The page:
Shaping your content calendar for 2022 can be challenging, as can addressing new technology for the upcoming year. Among the technologies to consider that could shape your content in 2022 is voice search.
An Emarketer survey found that a third of the U.S. population is using voice to conduct searches, and as that number continues to increase, incorporating voice-based searches into everything you do will absolutely be a must. How do you begin to address the needs of voice search, though, with your content?
This quick guide can help.
Understanding Voice Search
Believe it or not, you don’t typically type the way you speak, and that helps shape the why behind the voice search changes that you’ll need to make. When you type, you do so using language shortcuts. While you might ask “What will the weather be today?” if you were conducting the same search using a keyboard, you might just type “weather today.”
As a result, the sites that pop up first will be those optimized for those terms while the sites a voice search nets will be quite different. Using content, then, that utilizes natural phrases is a must.
Search engines are now interpreting and responding to content that meets those natural phrasing requirements, but also content that is a natural follow-up to the next possible question. Search engines are also beginning to look at locations as part of voice search as well as context about where you are and what you might be searching for.
For example, you might ask the voice search how close a pizza place is to the San Jose Convention Center, then follow that up with a question about the menu for the closest place, then follow that up with an order.
Making the Necessary Changes
Understanding the why behind those changes, though, isn’t going to make them any easier when it comes to reshaping your content, so what should you actually do to make your content a bit friendlier for voice-based searches?
Start by putting the needs of your customers first. Voice searches use data, location, and a number of other points to learn more about the context, so you’ll need that information as well.
Use real-time data and research about your customers to learn more about the when and where that’s behind voice search for your customers. More than that, know what kinds of devices your customers are using. Google Home? Amazon Echo? Siri?
Knowing that data can be essential to shaping your voice search plan. Additionally, you’ll want to think about your users’ most common questions and their own struggles as you craft content.
Your new strategy should be to build content that creates detailed answers to questions or concerns you hear from customers all of the time as well as content that answers questions as clearly and concisely as possible.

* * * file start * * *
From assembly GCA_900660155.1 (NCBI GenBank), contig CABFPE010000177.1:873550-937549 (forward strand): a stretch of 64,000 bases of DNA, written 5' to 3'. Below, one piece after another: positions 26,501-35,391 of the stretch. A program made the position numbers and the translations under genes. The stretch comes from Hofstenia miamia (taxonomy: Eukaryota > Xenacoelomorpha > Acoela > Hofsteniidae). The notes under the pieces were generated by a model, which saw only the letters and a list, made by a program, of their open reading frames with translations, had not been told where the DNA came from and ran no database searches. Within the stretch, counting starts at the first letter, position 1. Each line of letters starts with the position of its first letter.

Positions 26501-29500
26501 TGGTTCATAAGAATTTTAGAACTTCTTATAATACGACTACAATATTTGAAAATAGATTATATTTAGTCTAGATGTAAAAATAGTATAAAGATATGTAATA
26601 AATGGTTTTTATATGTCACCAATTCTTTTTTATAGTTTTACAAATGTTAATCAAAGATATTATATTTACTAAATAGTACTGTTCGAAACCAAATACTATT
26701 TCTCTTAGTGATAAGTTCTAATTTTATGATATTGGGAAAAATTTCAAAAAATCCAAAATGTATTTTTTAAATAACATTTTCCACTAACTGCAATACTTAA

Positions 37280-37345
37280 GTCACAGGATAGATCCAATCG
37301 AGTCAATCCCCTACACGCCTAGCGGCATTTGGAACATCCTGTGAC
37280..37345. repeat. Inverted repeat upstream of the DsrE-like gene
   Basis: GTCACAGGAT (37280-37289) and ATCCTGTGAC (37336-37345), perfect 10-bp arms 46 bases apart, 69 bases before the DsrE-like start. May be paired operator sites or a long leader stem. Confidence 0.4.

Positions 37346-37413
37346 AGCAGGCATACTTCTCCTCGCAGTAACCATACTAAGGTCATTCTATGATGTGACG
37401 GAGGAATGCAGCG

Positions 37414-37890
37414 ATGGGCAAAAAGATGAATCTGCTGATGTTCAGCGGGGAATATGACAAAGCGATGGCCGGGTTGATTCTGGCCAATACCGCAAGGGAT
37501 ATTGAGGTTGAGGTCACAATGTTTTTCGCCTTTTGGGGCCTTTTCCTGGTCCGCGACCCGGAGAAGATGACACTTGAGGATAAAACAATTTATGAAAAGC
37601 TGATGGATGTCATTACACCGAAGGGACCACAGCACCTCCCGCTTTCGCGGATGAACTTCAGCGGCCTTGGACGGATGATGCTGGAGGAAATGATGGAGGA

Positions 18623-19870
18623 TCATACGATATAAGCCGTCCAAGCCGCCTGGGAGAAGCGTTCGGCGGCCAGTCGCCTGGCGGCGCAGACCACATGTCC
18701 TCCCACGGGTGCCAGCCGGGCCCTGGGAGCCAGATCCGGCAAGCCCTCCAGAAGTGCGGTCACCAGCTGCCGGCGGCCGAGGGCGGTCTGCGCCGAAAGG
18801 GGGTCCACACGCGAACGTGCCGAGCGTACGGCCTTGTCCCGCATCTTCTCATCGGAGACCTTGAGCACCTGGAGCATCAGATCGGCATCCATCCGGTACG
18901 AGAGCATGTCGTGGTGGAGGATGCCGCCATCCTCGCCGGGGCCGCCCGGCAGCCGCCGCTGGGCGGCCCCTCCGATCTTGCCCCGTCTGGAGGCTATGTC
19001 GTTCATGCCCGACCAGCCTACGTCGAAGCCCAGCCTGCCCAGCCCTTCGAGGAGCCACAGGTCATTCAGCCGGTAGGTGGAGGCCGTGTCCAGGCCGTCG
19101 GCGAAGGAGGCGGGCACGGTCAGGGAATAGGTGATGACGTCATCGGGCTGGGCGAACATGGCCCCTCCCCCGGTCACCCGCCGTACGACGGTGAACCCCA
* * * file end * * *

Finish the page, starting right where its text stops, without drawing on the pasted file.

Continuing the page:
Once you know what’s being used, begin thinking about keywords, just like you did when you originally optimized your site. This time, though, think about long-tail keywords customers might use within their natural phrasing.
While “organizational apps” may have been the keyword phrase you’ve been focused on for years, now you’ll want to focus on something like “organizational apps to help small businesses.” Those keywords don’t need to be stuffed into your content, but they do need to be as present as possible.
Perhaps you begin using headlines that incorporate them in the form of questions. Maybe you create quick snippets that are easily digestible to voice searches so your potential customers can get the fast answer they need.
The next step in the process should be adding schema markup. It’s an HTML add-on that means you send a signal to search engines with regard to what’s really happening on your pages.
It’s also referred to as structured data, and while it won’t directly affect your rankings, it’s going to really help behind the scenes. It tells the search engine what your data means, and it’s fairly easy to implement. Just start with Google’s Structured Data Markup Helper to get started.
From there, the next step is a natural one. Begin adding pages that answer your most common FAQs to your site and blog. Think about how people ask questions. Usually, they begin with big ideas like “Who” or “What.” In every case, though, they’re looking for one of two things - the quick answer and the long answer. Your content will do well if it can answer both.
The quick answer should be part of your snippet. The longer answer should be below that. Don’t forget, though, that depending on your product or services, you may need to factor in the local aspect of your searches. For example, voice search really needs to focus on local content if you’re a pizza place on 5th avenue.
If you’re an app developer with national appeal, though, it may not need to be as locally focused. If you do need to go local, offer things like “near me” content including physical addresses, phone numbers, and even curbside service options.
If you’re ready to do more with voice search content in 2022, we can help shift your focus and develop a content calendar that meets the needs of your customers. Learn more when you contact us today.